As someone who used to do a lot of commercial wood processing (many trees at a time) I never bothered with this. The wood it saved (hardly any) didn't equate in any way to the cost of the time involved. 

If you have one nice log from your garden then maybe it makes sense, but I'm dubious.

For the other part of your post, yes it's possible to kiln wood until it's dryer than the atmosphere around it, but as Don says it will take up moisture and reach EMC in a couple of months tops unless the structure has been damaged by the kilning process.

Share this post


Link to post
Share on other sites
2 hours ago, TedN said:

The wood I have feels like saltine crackers it's so dry.  Other air dried wood that I have, feels dry, but you can tell there's some moisture in there still. Kind of hard to describe I guess.

We don't have any built-in sensors that can detect dry or not dry... it's an interpretation of things like density, coolness, perhaps some surface stiffness.  And the moisture in wood isn't like a damp dishrag, but bound tightly into the wood fibers.

I suspect that a low-density piece of wood might seem more dry due to its lightness and better insulating qualities that don't draw heat out from fingers or hands when touching it.  If you can find a moisture meter, it would be interesting to see what it reads.  Or just see if it is lower density than the others.

Share this post


Link to post
Share on other sites

Well, if you felt grass clippings that were freshly cut and grass clippings that had been backing in the sun all summer, you'd be able to tell which one had moisture content and which one didn't, with a blind fold on. One is crisp and one is more malleable. I think you can do the same with wood, to some degree.

...

Yes, but isn't it all connected? You seal the ends of the wood to prevent air checks, but the reason the air checks form (I believe) is because the wood is drying out unevenly? I think that's the cause of air checks, but I could be mistaken. But then when you seal the ends, the moisture gets stuck within the wood, (kind of like sealing the ends of a straw) and the only way for it to escape is to permeate through the wood cells. That, I would imagine, is a slow process, unless the wood cells are somewhat porous. I'm not sure. Eventually the moisture probably escapes. What I was wondering is if the water escaping through the wood cells makes the cells relax a bit and releases tensions in the wood. Purely speculating here.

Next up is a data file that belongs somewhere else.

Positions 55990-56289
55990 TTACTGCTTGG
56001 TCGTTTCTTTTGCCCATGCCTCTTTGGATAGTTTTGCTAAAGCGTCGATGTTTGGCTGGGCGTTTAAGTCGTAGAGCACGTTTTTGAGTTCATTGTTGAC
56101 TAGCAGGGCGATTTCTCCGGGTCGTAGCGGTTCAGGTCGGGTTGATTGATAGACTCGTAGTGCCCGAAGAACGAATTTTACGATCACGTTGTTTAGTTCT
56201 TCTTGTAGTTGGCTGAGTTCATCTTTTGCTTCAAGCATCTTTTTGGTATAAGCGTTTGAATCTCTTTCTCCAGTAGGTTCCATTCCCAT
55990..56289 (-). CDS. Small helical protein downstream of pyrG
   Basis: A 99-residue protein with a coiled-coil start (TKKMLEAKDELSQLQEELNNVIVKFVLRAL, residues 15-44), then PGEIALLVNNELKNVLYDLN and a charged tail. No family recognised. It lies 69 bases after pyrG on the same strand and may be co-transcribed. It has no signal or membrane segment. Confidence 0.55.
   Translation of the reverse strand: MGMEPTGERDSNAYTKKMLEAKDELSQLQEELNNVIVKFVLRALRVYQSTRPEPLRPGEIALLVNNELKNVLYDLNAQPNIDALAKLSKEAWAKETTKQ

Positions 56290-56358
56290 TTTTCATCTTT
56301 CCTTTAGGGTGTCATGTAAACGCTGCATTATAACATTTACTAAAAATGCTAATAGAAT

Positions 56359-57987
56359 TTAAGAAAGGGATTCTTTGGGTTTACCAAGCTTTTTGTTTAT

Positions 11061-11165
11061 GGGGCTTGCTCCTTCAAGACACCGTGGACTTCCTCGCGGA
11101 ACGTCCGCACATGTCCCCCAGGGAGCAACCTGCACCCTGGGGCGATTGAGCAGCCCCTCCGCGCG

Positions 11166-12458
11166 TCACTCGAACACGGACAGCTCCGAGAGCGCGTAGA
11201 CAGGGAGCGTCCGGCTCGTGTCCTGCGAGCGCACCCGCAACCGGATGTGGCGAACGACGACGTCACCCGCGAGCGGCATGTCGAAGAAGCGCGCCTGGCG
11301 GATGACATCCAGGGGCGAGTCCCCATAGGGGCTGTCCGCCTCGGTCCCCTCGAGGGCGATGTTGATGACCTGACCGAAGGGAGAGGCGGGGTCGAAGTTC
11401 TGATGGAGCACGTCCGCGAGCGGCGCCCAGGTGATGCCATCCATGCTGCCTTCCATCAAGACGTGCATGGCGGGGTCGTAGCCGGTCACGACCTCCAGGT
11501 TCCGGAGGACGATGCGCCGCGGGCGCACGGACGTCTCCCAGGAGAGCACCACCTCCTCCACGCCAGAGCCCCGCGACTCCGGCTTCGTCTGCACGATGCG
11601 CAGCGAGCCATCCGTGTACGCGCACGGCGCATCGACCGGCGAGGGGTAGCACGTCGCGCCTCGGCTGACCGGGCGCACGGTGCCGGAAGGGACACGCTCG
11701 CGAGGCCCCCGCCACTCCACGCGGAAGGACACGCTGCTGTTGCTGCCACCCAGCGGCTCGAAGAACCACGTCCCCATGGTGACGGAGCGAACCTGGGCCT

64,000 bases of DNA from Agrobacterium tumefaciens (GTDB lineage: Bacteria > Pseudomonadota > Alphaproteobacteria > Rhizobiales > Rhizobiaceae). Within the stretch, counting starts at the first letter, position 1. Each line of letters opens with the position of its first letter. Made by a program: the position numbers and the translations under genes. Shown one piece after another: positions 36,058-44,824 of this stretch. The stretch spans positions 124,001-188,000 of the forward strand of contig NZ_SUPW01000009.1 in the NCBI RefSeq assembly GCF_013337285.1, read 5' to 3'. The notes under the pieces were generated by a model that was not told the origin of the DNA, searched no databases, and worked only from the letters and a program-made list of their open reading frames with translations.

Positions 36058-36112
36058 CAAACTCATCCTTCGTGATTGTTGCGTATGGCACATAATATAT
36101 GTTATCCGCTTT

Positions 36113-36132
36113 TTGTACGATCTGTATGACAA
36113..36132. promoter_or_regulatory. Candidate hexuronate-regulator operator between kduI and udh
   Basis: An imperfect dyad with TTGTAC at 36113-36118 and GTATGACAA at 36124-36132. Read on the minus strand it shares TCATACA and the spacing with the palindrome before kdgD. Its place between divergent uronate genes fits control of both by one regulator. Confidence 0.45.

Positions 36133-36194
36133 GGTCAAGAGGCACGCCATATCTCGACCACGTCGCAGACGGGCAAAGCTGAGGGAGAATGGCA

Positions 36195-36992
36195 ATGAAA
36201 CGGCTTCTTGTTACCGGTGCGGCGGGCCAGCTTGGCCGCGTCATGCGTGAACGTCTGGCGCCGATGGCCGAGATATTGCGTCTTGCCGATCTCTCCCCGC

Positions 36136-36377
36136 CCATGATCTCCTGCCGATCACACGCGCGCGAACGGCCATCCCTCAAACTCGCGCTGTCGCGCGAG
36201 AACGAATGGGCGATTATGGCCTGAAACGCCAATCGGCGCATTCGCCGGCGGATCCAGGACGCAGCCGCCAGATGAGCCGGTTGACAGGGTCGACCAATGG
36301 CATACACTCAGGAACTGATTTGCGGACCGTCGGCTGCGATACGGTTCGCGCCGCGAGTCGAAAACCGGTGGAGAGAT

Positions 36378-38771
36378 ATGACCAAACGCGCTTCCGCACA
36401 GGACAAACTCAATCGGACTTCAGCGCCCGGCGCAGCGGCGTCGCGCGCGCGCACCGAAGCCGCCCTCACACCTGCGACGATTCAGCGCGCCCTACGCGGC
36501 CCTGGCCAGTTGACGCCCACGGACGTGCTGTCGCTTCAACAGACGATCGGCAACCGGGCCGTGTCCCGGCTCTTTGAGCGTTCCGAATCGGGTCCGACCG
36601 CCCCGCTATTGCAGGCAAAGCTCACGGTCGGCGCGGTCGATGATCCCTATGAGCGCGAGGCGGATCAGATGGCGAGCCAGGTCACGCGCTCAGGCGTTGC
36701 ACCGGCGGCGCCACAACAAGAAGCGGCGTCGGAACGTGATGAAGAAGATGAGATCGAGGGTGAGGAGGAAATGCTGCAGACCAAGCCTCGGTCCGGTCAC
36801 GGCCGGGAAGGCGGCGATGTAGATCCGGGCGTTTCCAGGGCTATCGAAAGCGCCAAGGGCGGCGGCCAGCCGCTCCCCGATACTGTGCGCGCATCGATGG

Share this post


Link to post
Share on other sites
1 hour ago, TedN said:

Well, if you felt grass clippings that were freshly cut and grass clippings that had been backing in the sun all summer, you'd be able to tell which one had moisture content and which one didn't, with a blind fold on. One is crisp and one is more malleable. I think you can do the same with wood, to some degree.

Fresh cut grass has a lot of free water, not just bound water.  Like cooked spaghetti vs dry.  If you had wood shavings, perhaps you might be able to tell 5% MC wood from 10% MC, but even that I think would be doubtful if it wasn't shavings from the exact same piece of wood.  I'd be even more doubtful you could tell much about the moisture content of a solid board, assuming the free water has been taken out.  Somewhere between might be a board with some surface fuzz, where you could perhaps detect some difference in the stiffness of the fuzz.

I handle wood quite often that has absolutely 0% (actually negative, if you go by standard methods) moisture content, and it is my perception that density is the most significant thing about the feel of the wood.  

One other thing is surface texture... according to the ideas I mentioned previously, a rough-sawn board should feel more dry than a smooth-planed one.

 

Share this post


Link to post
Share on other sites

Martin, I'm surprised to hear you say that you processed wood without end sealing. In my area any veneer or specialty log is immediately sealed at the time it is marked.

Ted, If you look up the structure of a tree you will see that the wood is made up of tube like cells and other structures whose purpose is to transport water up and down the tree. If the tubes are cut the water evaporates out of the ends much faster than it does through the sides of the wood and the difference in drying rates is what causes end checks. Sealing the ends slows (not stops) the rate of drying and evens out the difference. Wood cells are permeable to water and once the free water between the cells evaporates the bound water within the cells does evaporate over time. Too rapid drying can cause the cells to collapse which is undesirable but slow drying keeps the shape of the cells and leaves them hollow and empty of excess water.

Share this post


Link to post
Share on other sites
6 hours ago, nathan slobodkin said:

Martin, I'm surprised to hear you say that you processed wood without end sealing. In my area any veneer or specialty log is immediately sealed at the time it is marked.

 

In my neck of the woods this seems to be a practice confined to hobbyists.

The wood checks here anyway, and the area affected by end checks is about the first 3 cm which always gets cut off as soon as you dimension the timber, often simply because the cut isn't square or there's a bit of weather stain. 

I think veneer is a different matter - veneer logs usually sell for well over 10 times the cost per M3 of lumber, so the extra effort can be justified commercially.